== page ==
Although I have heard that he is now going to put it on the back burner and hope that the Libs get rolled in the next federal election so he can roll it out again.

Personally I am against gay marriage, leave this institution alone. However, I am not against gay civil unions whereby the partners get the same legal rights, ie superannuation, health benefits, etc, as a married couple.

This is only fair….

Hasdrubahl 7:20 am 07 Feb 07

Which is why polygamy is good for marriage. You don’t divorce, just marry another one. Besides, like Shane Warne, you can always find the previous one attractive again.

GnT 8:51 pm 06 Feb 07

Gay civil unions don’t undermine marriage. Divorce undermines marriage.

Kramer 8:50 pm 06 Feb 07

Will Gary Humphries cross the floor again?

simbo 8:38 pm 06 Feb 07

There are certain benefits if, for example, one of you gets sick – in some instances, family has prevented partners from visiting (and yes, they can leglally do that).

And there are people out there who would like people other than them to be happy enjoying their lives however they wish, and actually do care about it. I know you’re not one of those people, bonfire, but it doesn’t mean that they don’t exist…

bonfire 8:22 pm 06 Feb 07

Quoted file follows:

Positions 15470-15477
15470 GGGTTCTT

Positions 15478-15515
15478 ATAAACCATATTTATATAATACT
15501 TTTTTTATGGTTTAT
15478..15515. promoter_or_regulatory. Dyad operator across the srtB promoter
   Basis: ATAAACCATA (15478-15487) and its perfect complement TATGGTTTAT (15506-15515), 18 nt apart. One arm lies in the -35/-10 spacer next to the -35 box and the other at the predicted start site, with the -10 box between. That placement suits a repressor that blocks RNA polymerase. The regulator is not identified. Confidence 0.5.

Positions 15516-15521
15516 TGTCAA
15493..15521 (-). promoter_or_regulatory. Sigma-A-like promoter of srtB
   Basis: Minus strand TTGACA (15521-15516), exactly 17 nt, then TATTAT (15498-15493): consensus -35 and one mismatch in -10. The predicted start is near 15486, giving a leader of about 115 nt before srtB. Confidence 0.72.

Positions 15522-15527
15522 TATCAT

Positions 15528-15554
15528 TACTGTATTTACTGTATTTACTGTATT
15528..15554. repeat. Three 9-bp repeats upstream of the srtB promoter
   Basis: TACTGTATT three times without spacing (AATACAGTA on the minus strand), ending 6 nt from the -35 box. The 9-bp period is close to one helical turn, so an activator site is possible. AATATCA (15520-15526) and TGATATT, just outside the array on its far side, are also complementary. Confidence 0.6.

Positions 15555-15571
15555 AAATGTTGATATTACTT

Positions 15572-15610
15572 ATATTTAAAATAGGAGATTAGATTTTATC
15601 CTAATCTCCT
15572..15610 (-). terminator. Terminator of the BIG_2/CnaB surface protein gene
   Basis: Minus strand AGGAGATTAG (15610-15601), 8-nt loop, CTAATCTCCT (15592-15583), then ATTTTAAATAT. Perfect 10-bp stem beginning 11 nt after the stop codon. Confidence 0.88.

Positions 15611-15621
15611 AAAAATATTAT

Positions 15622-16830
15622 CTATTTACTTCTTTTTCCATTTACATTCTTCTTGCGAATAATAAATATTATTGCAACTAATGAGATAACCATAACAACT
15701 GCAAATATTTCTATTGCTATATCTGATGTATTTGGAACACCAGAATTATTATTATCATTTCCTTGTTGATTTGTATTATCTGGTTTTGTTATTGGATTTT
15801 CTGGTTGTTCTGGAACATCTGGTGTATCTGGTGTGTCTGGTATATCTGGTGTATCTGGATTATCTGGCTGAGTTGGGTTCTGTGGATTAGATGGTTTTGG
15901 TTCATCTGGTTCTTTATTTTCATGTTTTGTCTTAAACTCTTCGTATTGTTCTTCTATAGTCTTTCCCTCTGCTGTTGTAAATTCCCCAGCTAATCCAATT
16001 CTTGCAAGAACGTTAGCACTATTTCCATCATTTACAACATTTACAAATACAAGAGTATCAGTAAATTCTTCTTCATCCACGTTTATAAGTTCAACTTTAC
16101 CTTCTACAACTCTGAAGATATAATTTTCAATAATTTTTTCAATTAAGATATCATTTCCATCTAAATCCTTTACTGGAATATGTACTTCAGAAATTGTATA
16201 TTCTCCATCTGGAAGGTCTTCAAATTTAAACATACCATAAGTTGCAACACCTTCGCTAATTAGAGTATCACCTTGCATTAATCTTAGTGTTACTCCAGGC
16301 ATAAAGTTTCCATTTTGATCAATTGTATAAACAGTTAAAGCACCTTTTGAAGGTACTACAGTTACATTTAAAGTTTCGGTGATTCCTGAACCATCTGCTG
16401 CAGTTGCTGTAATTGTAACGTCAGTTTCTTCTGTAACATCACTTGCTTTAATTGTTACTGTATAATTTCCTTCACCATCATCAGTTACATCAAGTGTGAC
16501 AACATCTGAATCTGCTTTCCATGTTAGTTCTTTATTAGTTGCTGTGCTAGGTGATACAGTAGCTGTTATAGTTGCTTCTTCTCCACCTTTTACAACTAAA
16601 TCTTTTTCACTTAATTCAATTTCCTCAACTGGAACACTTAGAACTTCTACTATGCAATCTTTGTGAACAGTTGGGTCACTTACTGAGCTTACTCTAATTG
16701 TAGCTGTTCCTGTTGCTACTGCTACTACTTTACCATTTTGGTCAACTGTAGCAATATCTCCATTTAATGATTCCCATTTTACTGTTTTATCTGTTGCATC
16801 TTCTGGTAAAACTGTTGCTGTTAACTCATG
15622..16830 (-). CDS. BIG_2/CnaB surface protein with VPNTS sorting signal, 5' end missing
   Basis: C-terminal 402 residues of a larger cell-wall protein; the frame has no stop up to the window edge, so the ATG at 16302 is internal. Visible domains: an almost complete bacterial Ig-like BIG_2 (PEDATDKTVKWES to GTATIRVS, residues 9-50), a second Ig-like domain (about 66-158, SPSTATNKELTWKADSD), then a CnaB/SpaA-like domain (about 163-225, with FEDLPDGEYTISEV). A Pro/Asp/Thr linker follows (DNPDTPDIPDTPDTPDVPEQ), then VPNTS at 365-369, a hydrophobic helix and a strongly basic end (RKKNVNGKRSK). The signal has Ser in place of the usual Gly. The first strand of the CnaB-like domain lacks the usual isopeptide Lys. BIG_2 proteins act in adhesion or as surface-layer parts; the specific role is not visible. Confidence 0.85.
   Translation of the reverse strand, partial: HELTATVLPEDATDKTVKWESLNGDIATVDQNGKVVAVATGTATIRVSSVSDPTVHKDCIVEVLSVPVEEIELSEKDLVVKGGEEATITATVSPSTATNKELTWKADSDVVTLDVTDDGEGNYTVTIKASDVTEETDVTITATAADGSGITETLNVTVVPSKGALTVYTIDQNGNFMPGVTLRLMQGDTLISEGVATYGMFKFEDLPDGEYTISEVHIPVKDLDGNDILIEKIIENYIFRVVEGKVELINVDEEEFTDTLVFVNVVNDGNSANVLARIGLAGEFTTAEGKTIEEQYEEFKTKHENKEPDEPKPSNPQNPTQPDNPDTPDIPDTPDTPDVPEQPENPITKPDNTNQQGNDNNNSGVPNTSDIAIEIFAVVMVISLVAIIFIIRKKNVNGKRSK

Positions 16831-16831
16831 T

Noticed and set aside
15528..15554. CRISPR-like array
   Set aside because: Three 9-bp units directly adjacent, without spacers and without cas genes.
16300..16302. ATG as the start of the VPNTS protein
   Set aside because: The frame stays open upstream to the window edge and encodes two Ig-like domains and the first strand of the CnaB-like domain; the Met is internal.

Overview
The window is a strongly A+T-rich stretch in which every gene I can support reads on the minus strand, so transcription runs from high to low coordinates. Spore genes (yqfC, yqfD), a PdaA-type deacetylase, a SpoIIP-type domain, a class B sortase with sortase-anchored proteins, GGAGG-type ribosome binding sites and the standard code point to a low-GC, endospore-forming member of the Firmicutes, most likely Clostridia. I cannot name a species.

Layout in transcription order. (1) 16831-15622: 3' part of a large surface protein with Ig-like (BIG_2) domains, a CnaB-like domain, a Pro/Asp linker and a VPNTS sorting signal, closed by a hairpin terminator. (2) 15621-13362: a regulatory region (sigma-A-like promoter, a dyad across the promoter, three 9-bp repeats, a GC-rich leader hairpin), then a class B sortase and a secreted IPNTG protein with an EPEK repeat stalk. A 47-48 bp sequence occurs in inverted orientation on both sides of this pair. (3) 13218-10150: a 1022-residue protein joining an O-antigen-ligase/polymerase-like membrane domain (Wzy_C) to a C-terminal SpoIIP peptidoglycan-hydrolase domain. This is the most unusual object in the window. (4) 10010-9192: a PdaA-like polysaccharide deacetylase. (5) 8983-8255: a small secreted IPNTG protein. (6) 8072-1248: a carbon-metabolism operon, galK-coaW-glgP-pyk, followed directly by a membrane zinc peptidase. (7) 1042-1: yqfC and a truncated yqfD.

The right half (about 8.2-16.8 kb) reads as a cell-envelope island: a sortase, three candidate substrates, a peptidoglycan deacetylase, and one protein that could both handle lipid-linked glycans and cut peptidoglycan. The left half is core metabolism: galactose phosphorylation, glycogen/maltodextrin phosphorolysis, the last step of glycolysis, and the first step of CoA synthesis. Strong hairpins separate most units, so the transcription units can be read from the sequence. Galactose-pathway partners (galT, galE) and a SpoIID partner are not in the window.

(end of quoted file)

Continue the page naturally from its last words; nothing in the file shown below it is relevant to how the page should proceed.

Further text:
i dont know if people are in favour of homosexual marriages – i think its a case of no one really caring.

why anyone needs a state or religion to recognise their union is beyond me.

why surrender your righst to these people.

live as a couple – no law against it – normal or homosexual.

Jey 8:14 pm 06 Feb 07


simbo 8:10 pm 06 Feb 07

The political climate in the ACT IS in favour of gay marriage. Just that the federales don’t agree.

Yes, I know it’s a futile gesture, but every so often, I like my politicians to do something that might actually make the world better. And at least we’ve got the legislation ready now for when the AG’s office changes incumbents, just in case they change their mind…

vg 7:15 pm 06 Feb 07

Now what was I going to say…that’s right

I told you so.

I won’t argue as to the validity of either position but FFS Standope, let the political climate change before you grandstand and marginalise the ACT again. If he didn’t make such a twat of himself over CT legislation things may have been a little more cordial

seepi 6:54 pm 06 Feb 07

People think that if it is easier to be gay in society then more people will start living a gay lifestyle.
– It has always struck me that only people with a fair bit of repressed homosexuality would think that way.

miz 6:51 pm 06 Feb 07

Simbo, I don’t get it either. I wish someone would explain what the Feds don’t want gay people to share, without couching it in religiosity or moralising. Let them get married, I say.

simbo 6:23 pm 06 Feb 07

Hooray, people’s personal lives are being used as a political football all over agian.

I never quite get how civil partnerships are going to undermine the institution of marriage. Unless the possiblity that there’s a legal alternative to marriage is so damn appealing to hetrosexuals that they’ll leap across and civilly unite instead?